Apparently, it is not at all uncommon for climbers to dump unneeded gear at the top of their first climb and then wander off to other climbs, retrieving their gear, as necessary, or at the end of the day. However, as can be seen from this incident, it can lead to a certain amount of anxiety if passers-by spot unattended gear. If you’re climbing in the immediate area of Gwennap Head and let us know where you’ll be, we’re always happy to make a note of it, just in case any queries crop up during the day.
Finally, if you are intending to 'take a wander' up and down our various cliff faces, please take care and remember that these rocks are exposed to the full-blast of our local weather. Strong wind gusts are common and can (and do!) occur unexpectedly. Moreover, even granite can suffer under the attentions of wind and rain so that handhold might not be quite as secure as you expect it to be! Lastly, as you will notice, the cliffs are also home to large numbers of seabirds and even the mildest gull can get a bit tetchy if a climber tries to share its nest...
- As [hopefully], everybody knows, a “Mayday” call is issued by a vessel requiring immediate assistance, due to it being in grave and imminent danger, where the situation is life-threatening. In these days of modern technology, such calls are normally (but not always) issued by VHF radio, on channels monitored by UK Coastguard (and, indeed, most other vessels). Under normal circumstances, coastguard operators will immediately respond to a Mayday message and initiate appropriate Search-and-Rescue procedures. However, there can be several reasons (weather, extreme range, failing transmitters etc) why a Mayday might not be received by Coastguard. Thus, on the basis of “Better Safe Than Sorry”, all VHF radio users are expected to immediately contact their local Coastguard Operations Centre if they monitor Mayday messages and do not hear responses from coastguard operators within a very short period of time (NCI procedures specify 15 seconds from receipt of the initial Mayday call).
Just such a situation occurred recently when out watchkeeper monitored a Mayday call from a yacht, without hearing any response. However, the situation was complicated by the fact that, due to weather conditions, our VHF radio was pulling in messages from the French coast (normally, well out of our range) and, as [bad] luck would have it, the Mayday was both garbled and all in French!
Fortunately, our watchkeeper was in the middle of a training session with a new recruit. Even more fortunately, said recruit, had studied French (and Russian!) at college so was able to translate enough of the message for our watchkeeper to immediately contact Falmouth Coastguard with a suitable Mayday Relay message, which could then be passed on to their french colleagues. As it happens, the french coastguard had already been made aware of the situation but, when you hear a Mayday call, you don’t take any chances about it not being heard! In the meantime, our trainee is well on the way to passing her final assessment and we know who to call if we get any more french (or russian!) distress calls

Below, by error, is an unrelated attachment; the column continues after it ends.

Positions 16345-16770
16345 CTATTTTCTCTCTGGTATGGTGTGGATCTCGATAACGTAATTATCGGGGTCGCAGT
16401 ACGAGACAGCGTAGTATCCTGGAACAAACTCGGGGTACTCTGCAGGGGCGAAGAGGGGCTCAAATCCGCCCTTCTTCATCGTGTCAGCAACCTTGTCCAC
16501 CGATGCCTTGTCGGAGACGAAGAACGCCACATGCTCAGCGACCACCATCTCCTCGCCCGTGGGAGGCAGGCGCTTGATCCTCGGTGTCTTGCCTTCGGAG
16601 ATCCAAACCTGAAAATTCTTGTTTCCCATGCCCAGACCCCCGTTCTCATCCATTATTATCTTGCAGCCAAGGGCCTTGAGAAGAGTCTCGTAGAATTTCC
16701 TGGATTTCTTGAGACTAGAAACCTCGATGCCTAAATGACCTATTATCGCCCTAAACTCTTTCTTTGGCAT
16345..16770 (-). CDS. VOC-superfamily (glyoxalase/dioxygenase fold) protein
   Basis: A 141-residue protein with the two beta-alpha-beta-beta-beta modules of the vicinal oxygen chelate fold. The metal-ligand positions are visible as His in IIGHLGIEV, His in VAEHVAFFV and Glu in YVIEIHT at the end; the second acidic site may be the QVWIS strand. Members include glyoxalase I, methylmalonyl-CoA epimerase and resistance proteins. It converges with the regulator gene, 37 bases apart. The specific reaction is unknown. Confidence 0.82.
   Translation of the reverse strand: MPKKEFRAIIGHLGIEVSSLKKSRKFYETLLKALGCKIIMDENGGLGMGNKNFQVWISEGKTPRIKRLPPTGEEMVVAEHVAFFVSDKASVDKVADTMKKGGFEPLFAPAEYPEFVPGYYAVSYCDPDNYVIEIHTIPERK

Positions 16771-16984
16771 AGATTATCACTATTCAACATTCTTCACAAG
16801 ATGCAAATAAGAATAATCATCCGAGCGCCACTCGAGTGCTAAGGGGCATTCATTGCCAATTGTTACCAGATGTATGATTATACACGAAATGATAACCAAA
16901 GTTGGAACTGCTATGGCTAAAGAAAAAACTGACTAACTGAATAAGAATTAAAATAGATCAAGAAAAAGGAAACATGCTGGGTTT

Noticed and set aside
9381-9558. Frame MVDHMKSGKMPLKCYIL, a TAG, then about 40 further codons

- In near-gale conditions (gusting to 35mph), our watchkeeper monitored a VHF radio distress call between Falmouth Coastguard (FCG) and a yacht which had been attempting to sail round Land’s End. Conditions were such that they had abandoned the attempt and had turned back to Newlyn. Unfortunately, their engine had failed and they were making little or no headway, 8.5 miles off Land’s End. The supplied Latitude and Longitude were garbled but our watchkeeper was able to contact FCG, report that they had a visual sighting on the vessel and provide them with an accurate position and tidal information report. FCG were then able to task the Penlee Severn-class lifeboat “Ivan Ellen” to take the yacht in tow, back to Newlyn harbour, whilst our watchkeeper monitored the situation until the Coxswain Patch Harvey and his crew arrived on the scene. Another good day for “Eyes Along the Coast”!
- Gwennap Head is now social! Of course, visitors are always welcome at the watch (although, when an incident is ongoing, depending on its severity, our watchkeeper may ask them to call back later) but, just recently, we’ve gone one step further….yes, Gwennap Head now has its own Facebook page which is regularly updated and will faithfully (well, fairly faithfully!) chronicle the doings of the station and it’s watchkeepers. Also, plenty of photos showing the stunning scenery which we are lucky enough to work in, the highs (and lows) of watchkeeping in our ever-changing climate and, of course, the wide range of wildlife which comes to visit (HINT; keep an eye out for the ‘Monarch of the Cliffs’!).Just go to Facebook and search for “NCI Gwennap Head” and, of course, we’d be thrilled if you want to ‘Like’ or ‘Follow’ our posts